(c) notes that the Government has acknowledged action is required to address climate change; and

(d) calls on the Government to take urgent action consistent with the internationally accepted science and Australia's obligation under the Paris Agreement."

2. Omit paragraph 2.

I urge members to support this amendment. It can build consensus across the Parliament rather than to continue to try to divide members. [Time expired.]

Ms ABIGAIL BOYD (17:44:16): I will make a brief contribution to this debate. I was going to diligently provide a lot of facts until I listened to the Hon. Mark Latham when I realised that facts do not mean anything to a number of people in this Chamber. It is not the rhetoric, messaging or words on climate change that scares people. It is not schoolchildren being vocal about their fears for the their future that scares people. The fact climate change exists scares people. I am very happy that some members in this Chamber think that they have all the facts rather than the scientists. I understand there is an anti-science fad at the moment from those on the conservative side of politics. It is fascinating because if I got told that I had a life-threatening disease by one doctor and then spoke to 98 other doctors who all said the same thing, but then the 100th doctor I spoke to said that I was okay, I think I would still go with the 99 doctors who advised me to seek treatment.

If people do not want to listen to scientists and indulge the market ideology and neo-liberal economics then at least pay attention to the global financial markets. In London in 2010 I was working in an industry that totally accepted the facts of climate change. Insurance companies, re-insurance companies and global regulatory bodies imposed conditions on companies to disclose the risks that they faced from climate change. It was not something that was being debated. Those who have a financial stake see it for exactly what it is. This Government is continuing to be stubborn if it would prefer things continue as they are rather than face up to the fact that our society needs to radically change track. We are in a climate crisis. We need to act. We will keep on talking about it and the Hon. Mark Latham will keep being stubborn, but one day we will get there because we will have no choice. [Time expired.]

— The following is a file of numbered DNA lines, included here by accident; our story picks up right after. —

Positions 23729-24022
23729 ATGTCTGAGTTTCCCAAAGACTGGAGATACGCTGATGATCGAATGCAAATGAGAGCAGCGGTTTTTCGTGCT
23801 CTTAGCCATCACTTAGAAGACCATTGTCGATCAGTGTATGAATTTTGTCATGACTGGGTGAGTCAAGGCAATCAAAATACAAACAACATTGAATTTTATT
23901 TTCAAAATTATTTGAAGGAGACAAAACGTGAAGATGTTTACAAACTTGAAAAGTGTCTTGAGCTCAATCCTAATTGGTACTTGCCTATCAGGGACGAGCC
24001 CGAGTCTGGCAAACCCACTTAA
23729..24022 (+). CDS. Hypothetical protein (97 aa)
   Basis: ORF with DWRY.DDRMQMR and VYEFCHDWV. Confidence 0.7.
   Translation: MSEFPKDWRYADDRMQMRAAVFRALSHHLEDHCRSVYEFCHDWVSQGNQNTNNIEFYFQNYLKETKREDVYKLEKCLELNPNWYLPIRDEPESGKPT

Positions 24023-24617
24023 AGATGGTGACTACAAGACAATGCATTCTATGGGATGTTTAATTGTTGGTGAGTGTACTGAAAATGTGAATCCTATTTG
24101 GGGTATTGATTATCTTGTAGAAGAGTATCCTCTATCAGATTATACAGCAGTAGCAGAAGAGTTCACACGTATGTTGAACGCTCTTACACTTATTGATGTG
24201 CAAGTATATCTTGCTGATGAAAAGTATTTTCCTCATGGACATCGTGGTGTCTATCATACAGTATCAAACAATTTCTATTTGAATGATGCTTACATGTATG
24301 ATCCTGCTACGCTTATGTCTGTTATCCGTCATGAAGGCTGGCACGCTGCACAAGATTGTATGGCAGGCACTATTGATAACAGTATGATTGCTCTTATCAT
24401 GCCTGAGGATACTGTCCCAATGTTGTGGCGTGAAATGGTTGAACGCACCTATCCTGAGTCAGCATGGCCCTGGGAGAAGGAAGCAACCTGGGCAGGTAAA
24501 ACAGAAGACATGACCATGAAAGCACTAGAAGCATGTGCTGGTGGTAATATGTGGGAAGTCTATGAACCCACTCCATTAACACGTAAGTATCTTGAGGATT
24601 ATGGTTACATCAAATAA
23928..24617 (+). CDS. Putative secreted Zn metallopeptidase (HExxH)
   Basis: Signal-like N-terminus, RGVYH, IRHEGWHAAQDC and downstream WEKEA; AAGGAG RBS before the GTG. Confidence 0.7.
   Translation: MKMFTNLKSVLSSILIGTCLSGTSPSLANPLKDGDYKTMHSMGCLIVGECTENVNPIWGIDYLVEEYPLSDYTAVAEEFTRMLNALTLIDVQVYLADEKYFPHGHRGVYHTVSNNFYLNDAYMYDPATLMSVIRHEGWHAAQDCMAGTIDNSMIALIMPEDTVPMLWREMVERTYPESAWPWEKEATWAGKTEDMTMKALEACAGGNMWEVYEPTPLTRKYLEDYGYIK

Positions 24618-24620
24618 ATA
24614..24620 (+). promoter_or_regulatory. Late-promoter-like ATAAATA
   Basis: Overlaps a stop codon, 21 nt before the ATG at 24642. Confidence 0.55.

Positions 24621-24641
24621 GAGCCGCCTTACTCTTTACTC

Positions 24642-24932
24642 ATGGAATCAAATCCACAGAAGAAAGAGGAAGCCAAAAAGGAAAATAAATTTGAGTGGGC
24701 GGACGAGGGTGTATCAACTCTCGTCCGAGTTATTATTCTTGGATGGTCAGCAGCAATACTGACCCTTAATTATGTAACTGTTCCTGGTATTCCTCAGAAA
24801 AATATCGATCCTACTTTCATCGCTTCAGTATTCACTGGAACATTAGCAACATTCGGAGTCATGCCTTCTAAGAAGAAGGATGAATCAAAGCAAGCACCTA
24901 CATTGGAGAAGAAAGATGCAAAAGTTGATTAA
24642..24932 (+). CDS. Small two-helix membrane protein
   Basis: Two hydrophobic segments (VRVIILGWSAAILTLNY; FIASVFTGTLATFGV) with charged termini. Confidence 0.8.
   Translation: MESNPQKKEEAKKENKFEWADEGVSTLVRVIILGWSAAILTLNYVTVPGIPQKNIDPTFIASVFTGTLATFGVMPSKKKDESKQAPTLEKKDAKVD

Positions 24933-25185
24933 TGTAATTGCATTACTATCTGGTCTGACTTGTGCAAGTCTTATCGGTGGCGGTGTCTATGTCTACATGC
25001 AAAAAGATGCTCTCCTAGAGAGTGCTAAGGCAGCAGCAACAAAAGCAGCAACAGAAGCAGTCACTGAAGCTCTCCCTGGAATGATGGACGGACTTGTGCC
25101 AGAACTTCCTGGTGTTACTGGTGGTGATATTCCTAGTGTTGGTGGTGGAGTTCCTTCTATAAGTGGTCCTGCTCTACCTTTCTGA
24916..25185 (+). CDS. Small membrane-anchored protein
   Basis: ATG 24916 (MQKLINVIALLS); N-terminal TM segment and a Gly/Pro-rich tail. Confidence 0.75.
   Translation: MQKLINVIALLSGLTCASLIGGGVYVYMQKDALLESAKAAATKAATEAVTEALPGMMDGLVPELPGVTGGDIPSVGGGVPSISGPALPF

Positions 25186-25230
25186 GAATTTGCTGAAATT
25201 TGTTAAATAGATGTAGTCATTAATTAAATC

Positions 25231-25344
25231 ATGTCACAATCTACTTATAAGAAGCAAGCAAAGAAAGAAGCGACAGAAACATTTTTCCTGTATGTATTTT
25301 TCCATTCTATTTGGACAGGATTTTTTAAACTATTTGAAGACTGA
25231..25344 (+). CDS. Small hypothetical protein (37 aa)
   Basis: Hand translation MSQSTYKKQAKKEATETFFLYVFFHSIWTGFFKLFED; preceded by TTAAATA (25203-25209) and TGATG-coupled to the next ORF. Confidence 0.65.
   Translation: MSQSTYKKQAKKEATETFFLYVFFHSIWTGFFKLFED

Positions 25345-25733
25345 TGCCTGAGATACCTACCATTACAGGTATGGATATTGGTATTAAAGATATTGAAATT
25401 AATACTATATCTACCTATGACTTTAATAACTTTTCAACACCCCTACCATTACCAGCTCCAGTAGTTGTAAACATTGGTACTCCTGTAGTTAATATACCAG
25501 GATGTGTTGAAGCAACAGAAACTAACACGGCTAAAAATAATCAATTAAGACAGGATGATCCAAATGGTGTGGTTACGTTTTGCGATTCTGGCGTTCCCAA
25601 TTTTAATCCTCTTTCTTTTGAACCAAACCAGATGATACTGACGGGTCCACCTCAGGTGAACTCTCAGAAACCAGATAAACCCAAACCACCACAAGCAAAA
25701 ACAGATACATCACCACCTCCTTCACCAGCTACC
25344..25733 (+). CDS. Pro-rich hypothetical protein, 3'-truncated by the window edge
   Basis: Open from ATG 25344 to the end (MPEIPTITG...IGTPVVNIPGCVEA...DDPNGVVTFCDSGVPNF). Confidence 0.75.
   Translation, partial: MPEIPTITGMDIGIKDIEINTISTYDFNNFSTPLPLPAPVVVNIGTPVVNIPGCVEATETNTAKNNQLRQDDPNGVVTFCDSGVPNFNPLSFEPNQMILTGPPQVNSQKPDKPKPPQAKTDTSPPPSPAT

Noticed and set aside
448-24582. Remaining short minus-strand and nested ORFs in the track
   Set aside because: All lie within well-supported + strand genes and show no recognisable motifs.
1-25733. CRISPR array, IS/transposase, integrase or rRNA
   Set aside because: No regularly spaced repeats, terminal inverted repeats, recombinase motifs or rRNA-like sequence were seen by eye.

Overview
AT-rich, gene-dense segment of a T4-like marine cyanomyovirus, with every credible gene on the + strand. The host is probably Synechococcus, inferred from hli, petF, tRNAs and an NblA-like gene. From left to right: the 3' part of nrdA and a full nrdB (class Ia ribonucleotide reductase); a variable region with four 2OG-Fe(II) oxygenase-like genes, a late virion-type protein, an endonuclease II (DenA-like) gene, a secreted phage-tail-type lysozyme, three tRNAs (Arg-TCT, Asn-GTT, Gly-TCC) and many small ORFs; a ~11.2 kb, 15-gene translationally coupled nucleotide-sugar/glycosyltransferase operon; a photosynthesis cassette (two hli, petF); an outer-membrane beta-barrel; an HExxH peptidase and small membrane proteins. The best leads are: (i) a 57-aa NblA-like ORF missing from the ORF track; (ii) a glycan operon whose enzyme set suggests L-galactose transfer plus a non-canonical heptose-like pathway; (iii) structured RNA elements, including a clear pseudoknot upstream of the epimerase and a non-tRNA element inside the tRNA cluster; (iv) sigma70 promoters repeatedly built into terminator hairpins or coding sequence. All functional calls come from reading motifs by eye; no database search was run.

The Hon. MARK BUTTIGIEG (17:47:21): I was not going to speak in debate on this motion but I feel strongly about this issue. I have heard what my friends on the crossbenches have said. I agree with them on a lot of things—capital versus labour, the industrial issues—but they are somewhat too dismissive of this issue. This issue is urgent. It is happening and the science is in. The tragedy is that we could use this opportunity to stimulate our economy and create the new jobs of the future. The market has moved on because it realises that we are transitioning to a renewable economy. Companies are screaming out for government direction on this matter yet the inherent conservatism of those opposite continues to hold us back. We can have our cake and eat it too.